“Into the Storm” features a fictional town being ravaged by tornadoes; the film follows professional and amateur storm chasers as well as townspeople seeking shelter. The found-footage style film stars Richard Armitage.
“The Hundred-Foot Journey” is directed by Lasse Hallstrom. The story, based on the novel by Richard C. Morais, looks at an Indian family that brings Indian cuisine to a French town, angering a local chef. Helen Mirren stars.
Luc Besson (“The Fifth Element”) directs Scarlett Johansson (“Marvel’s The Avengers”) as a merciless warrior in the action-thriller “Lucy.”
“Let’s Be Cops” features “New Girl” co-star Jake Johnson and frequent guest star Damon Wayans Jr. in a comedy where the pair dress as police officers for a costume party. Emboldened by their uniforms, they are soon pulled into a series of events involving local mobsters and corrupt detectives.
Bad guy arms trader Conrad Stonebanks (Mel Gibson) wants to put an end to the Expendables, the mercenary team which he help found, in “The Expendables 3.” Barney (Sylvester Stallone) must recruit new members to save his team. Also, probably, stuff explodes.
Jonas (Brenton Thwaites) lives in an apparently idyllic world. But Jonas begins to learn of its dark secrets from the Giver (Jeff Bridges). A star-studded cast including Katie Holmes and Meryl Streep also star as director Phillip Noyce (“Patriot Games”) brings the adaptation of Lois Lowry’s 1994 Newbury-winning novel “The Giver” to the screen.
The psychological thriller “As Above, So Below” features mysterious catacombs beneath Paris.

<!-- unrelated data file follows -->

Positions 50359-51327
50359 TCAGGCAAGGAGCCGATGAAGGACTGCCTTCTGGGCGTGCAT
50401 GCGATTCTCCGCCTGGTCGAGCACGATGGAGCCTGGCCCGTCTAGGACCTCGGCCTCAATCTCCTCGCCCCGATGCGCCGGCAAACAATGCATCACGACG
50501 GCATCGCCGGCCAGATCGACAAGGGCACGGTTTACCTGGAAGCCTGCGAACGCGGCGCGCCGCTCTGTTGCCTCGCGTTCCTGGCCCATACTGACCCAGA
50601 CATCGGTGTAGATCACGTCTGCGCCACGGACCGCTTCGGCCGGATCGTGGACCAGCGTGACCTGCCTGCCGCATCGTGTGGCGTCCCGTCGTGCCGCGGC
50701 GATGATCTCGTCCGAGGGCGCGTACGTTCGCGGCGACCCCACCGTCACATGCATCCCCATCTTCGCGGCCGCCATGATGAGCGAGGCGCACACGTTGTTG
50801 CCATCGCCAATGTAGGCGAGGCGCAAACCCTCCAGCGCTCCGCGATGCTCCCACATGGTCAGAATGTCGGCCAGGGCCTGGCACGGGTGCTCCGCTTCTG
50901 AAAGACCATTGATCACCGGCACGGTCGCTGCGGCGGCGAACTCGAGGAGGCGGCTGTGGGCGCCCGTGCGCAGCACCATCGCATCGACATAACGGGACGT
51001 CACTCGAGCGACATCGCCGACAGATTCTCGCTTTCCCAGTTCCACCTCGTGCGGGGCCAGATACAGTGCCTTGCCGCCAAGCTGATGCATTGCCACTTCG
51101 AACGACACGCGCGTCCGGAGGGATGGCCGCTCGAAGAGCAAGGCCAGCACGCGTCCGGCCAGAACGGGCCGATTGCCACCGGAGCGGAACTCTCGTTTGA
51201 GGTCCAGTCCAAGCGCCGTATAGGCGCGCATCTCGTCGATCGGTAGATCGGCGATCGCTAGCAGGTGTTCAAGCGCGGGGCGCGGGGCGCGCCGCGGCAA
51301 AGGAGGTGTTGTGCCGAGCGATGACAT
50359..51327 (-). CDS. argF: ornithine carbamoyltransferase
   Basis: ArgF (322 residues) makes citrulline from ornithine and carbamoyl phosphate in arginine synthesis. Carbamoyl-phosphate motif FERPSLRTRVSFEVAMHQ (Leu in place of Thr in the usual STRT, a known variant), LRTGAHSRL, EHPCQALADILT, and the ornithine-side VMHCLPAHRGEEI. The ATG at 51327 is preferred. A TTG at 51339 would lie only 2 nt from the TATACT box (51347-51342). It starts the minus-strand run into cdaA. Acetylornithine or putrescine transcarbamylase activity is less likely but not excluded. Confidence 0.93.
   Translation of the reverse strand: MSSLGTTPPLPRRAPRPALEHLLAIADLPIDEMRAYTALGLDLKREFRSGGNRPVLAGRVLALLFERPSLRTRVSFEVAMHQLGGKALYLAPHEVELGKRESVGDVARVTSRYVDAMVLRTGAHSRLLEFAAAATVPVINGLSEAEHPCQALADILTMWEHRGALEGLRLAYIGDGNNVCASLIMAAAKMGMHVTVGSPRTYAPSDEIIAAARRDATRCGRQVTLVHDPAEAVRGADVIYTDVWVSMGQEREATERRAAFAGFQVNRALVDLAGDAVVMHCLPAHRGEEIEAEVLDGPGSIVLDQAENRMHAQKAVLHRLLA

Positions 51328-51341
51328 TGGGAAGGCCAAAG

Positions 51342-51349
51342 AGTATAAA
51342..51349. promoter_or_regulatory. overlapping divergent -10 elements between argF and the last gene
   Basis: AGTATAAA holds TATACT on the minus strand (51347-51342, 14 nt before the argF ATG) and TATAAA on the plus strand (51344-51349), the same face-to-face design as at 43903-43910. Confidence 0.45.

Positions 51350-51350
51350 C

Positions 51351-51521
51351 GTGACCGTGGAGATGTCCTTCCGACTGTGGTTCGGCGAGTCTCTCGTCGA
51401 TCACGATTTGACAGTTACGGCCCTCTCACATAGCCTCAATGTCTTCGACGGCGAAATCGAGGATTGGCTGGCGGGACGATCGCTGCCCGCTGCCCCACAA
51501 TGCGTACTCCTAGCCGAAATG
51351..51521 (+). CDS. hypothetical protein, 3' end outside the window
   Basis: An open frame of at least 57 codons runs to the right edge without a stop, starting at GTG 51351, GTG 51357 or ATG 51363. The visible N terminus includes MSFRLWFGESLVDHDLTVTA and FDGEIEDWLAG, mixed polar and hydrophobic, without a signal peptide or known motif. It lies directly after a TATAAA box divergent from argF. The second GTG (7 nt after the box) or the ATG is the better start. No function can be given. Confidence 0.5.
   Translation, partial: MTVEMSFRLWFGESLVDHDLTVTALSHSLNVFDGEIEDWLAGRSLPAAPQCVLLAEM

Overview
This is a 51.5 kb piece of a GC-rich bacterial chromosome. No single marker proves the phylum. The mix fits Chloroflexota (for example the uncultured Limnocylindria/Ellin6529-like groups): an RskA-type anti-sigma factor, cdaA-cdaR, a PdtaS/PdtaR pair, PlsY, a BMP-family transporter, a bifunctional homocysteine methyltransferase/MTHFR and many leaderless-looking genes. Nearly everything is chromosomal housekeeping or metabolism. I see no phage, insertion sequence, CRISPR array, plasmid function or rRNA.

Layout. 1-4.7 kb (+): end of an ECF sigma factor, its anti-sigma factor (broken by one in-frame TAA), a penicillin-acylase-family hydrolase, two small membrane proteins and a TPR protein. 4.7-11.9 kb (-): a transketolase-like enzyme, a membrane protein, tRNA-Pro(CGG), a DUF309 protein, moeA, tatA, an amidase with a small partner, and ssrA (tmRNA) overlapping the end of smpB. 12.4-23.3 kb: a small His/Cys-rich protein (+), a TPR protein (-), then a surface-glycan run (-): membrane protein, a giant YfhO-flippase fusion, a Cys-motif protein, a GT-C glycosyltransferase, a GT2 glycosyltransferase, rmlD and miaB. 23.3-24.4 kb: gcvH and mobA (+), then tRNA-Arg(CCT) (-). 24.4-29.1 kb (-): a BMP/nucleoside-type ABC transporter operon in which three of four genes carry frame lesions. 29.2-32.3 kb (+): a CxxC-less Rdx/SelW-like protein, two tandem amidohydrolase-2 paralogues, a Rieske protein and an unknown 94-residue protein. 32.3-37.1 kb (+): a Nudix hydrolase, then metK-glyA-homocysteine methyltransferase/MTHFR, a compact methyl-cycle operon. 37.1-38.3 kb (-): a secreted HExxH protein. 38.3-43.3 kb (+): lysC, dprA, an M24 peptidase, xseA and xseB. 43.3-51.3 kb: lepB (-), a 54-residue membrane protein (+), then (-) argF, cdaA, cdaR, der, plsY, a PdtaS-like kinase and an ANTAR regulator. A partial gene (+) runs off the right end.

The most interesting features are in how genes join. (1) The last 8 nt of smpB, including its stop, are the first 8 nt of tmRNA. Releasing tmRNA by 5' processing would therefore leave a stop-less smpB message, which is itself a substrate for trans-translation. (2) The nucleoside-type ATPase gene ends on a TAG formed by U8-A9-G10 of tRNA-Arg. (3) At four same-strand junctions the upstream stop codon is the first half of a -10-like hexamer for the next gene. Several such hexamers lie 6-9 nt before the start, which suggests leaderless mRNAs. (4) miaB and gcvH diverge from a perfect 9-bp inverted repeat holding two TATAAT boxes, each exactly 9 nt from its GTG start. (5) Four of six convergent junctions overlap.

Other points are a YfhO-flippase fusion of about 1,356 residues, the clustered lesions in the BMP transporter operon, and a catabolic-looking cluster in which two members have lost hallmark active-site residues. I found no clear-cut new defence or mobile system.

Med school dropout Wallace (Daniel Radcliffe) strikes up a friendship with animator Chantry (Zoe Kazan) in the romantic comedy “What If.” Despite the pair’s chemistry, an obstacle looms in the form of Chantry’s live-in boyfriend (Rafe Spall).
“Life After Beth” is a zombie romantic comedy (zom rom com?) starring Dane DeHaan as Zach and Aubrey Plaza as his girlfriend Beth, who comes back to life but doesn’t realize she is dead.
Afshin Ghaffarian (Reece Ritchie) defies Iran’s dancing ban to start a dance company in “Desert Dancer.” The film is based on a true story set during the 2009 “Green Wave” election protests.
“Sin City: A Dame to Kill For,” the sequel to 2005’s “Sin City,” will mix the storyline from the “A Dame to Kill For” graphic novel by Frank Miller with other “Sin City” tales, some original to the film. Eva Green is the titular dame to kill for; Josh Brolin takes over for Clive Owen as Dwight. Rosario Dawson, Jessica Alba, Mickey Rourke and Bruce Willis return; Joseph Gordon-Levitt joins the cast as Johnny, a cocky gambler.
“If I Stay,” based on the best-selling novel, follows Mia Hall (Chloe Grace Moretz) as her life takes a supernatural twist as she tries to decide between pursuing music at Juilliard or falling in love.
The life of football coach Bob Ladouceur (Jim Caviezel) is chronicled in “When the Game Stands Tall.” The film follows a high school football team whose 151-game winning streak is broken.
Ex-CIA operative Pierce Brosnan walks away from explosions in “November Man” and gets brought back in for one more mission involving CIA officials and a high-ranking Russian politician.
Dust off your “Karate Kid” headband for “Underdog Kids,” which follows inner-city kids as they punch and kick their way into a match against the Beverly Hills Championship karate team.
The producers of “Paranormal Activity” and “Insidious” continue their phantasm fascination with “Jessabelle,” a horror story following its wheelchair-bound title character (Sarah Snook) as she battles spooky VHS tapes and haunted bathtubs.
“The Loft” set box office records in Belgium, but now the saucy thriller is getting an American reboot starring Oklahoman James Marsden and four other cheating husbands who use a loft to commit extramarital affairs. All goes swimmingly until a young woman is found dead in the loft and everyone becomes suspect.